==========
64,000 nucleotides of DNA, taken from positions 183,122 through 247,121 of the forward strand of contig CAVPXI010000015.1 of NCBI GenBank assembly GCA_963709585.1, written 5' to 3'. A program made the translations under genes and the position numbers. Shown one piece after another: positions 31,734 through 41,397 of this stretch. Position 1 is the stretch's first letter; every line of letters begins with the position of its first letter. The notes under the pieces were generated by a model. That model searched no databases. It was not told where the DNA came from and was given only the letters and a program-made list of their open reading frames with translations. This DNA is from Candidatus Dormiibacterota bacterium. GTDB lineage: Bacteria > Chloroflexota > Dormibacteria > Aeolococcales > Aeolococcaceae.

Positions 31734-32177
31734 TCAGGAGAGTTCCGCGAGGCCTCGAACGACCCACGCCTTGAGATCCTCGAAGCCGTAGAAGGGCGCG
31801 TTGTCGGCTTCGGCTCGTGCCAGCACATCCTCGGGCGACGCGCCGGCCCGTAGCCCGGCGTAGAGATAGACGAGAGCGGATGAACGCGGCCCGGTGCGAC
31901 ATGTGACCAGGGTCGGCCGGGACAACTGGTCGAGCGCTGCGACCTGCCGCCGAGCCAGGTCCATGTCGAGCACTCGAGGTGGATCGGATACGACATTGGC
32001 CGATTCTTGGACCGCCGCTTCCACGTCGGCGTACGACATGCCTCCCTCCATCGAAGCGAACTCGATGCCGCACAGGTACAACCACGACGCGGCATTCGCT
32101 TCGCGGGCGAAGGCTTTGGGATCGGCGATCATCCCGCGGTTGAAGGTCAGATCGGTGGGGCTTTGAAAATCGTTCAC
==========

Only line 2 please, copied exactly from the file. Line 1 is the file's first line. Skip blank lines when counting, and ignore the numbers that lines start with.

Positions 31734-32177